According to The Office of National Statistics, the UK population is currently at 66.4 million. In 50 years’ time, there is projected to be an additional 8.2 million people aged 65 years and over in the UK. This represents a population roughly the size of present-day London. This would take the UK’s 65 years and over age group to 20.4 million people and account for 26.4% of the projected population.
Clearly, we are an ageing society and parts of the care system are already struggling under pressure. Fortunately, the live-in care sector is growing and thriving as demand increases.
With these facts and figures, it seems even more pertinent that we should be talking more and planning for later life. Circumstances can quickly change too, and regardless of age. A sudden illness, accident, or life-changing medical event can throw everything up in the air. This is why it is so important to detail your wishes. How do you wish to be cared for? You need to detail this before your relatives or medical professionals have to decide for you if you lose capacity or are in an accident, for example.
We understand that this can all feel a bit overwhelming. Even if you are ready to start planning ahead. In fact, that is the reason so many people put off planning altogether. It can also be daunting thinking about yourself in later years, but your later stages of life can be just as enjoyable as your life is now, just in a different way. This is especially true if you plan well.
A few things to think about…
What do YOU want?
If you have children, a partner or close friends, needing care in later life is something that affects everybody in some way. It is good to therefore have a conversation and also detail your wishes.
Many people find talking to their children hard, because the topic may seem a bit ‘morbid’. However, you don’t necessarily need to have a talk, you can record them with a My Last Request subscription.
Children (and this goes for your wider family and friends too), often want to know their parents will be protected and happy in later life. They want to know what their parents wishes are with regards to the care they would like in later life, or after traumatic circumstances.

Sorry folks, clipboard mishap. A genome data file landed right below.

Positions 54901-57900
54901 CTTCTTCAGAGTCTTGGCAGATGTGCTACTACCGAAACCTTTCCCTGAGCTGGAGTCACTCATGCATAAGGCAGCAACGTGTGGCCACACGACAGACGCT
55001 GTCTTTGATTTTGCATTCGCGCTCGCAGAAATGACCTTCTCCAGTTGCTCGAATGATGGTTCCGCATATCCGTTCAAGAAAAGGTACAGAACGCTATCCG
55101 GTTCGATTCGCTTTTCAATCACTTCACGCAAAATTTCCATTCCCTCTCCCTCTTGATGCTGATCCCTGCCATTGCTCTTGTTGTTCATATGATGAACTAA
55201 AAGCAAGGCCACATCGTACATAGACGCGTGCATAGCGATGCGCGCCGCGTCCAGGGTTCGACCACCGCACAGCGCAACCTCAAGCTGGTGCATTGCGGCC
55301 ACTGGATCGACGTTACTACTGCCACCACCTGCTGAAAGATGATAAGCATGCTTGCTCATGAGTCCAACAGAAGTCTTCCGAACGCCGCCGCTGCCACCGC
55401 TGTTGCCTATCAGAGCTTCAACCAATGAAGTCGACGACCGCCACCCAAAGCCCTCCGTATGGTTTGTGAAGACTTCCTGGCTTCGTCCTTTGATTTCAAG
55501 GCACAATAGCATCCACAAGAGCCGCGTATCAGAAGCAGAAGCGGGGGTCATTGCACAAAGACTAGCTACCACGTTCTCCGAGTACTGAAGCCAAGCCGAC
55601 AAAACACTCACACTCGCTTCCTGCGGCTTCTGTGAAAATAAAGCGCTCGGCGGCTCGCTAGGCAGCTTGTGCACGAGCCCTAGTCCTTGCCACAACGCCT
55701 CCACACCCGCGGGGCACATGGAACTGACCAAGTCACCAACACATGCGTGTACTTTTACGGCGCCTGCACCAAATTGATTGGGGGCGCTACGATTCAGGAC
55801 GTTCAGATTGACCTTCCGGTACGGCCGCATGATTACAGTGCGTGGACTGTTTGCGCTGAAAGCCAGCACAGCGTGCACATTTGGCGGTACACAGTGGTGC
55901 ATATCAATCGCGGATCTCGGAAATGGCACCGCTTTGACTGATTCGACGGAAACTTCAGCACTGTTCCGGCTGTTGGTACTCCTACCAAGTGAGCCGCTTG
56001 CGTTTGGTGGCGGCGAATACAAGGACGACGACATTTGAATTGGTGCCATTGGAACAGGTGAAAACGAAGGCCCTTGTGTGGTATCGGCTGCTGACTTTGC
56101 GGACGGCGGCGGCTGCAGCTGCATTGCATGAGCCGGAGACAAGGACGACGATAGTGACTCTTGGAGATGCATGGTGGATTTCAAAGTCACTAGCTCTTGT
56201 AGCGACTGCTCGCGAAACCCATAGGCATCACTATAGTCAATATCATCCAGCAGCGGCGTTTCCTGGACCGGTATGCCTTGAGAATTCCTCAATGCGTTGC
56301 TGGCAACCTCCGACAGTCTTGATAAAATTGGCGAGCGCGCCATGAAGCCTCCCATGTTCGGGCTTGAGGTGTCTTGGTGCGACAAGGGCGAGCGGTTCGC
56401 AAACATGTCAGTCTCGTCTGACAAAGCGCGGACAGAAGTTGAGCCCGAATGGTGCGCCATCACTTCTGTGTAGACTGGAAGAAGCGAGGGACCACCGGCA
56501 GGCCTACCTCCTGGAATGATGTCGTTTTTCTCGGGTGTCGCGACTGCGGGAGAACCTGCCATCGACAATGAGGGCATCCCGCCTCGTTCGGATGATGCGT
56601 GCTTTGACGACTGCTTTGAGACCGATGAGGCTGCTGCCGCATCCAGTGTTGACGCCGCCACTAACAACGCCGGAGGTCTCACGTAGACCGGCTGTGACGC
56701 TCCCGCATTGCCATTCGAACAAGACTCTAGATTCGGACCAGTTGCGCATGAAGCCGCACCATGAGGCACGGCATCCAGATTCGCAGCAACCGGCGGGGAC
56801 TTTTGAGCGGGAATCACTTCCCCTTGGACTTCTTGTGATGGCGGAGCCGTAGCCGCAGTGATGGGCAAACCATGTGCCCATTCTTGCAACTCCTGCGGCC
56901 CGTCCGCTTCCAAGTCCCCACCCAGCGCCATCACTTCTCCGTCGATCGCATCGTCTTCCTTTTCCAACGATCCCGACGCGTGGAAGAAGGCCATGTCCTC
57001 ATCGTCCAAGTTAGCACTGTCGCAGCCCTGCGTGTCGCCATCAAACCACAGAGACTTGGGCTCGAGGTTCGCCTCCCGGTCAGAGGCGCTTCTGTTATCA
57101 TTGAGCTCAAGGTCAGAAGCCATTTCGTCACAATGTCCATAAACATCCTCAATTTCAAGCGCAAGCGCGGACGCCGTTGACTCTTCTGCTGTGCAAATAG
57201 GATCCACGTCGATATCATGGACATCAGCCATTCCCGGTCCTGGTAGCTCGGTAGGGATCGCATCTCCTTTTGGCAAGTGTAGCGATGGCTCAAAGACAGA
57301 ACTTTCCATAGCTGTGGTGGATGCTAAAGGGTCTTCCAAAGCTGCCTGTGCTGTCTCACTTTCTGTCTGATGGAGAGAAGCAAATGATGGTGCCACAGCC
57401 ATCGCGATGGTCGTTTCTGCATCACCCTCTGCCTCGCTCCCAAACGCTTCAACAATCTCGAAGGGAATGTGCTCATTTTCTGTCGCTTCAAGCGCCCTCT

Discussing with others can also help you decide on the right option. You may also need help finding advice or information.
Financing your care
Care in later life can be expensive and cost a lot of money in the long-term. With Government cuts and reduced local budgets, it is important to consider how you will fund your choice of care. There is funding available (if you qualify), and then any money you have saved.
The savings threshold for 2018/2019 differs depending on which part of the country you live:
Northern Ireland £23,250
Your ability to pay for UK care will be determined through a means test, called a Care Needs Assessment.
If the amount of money you have saved (along with your income) totals over £23,250, then you will not be entitled to any financial help. If your capital and income are above this, it is likely that you will need to pay your own care fees.
If your savings and income fall below the £23,250 amount, you might be entitled to help from your local authority, but you may still have to contribute something.
Your property will not be included if you’re arranging care and support at home. And may not be included if you live with a partner, child, or a relative who is disabled or over the age of 60.
Anyone classed as having ongoing and substantial care needs could be eligible for NHS continuing healthcare funding.
For example, Alzheimer’s patients with intense and unpredictable care needs, or someone who is recovering from a stroke in their own home following a period in hospital, may be eligible.
We hope this has provided some food for thought. Peace of mind in later life is important and only what you deserve. There will be some decisions to be made, but with the right information and support you can align your values and preferences with the care options you have.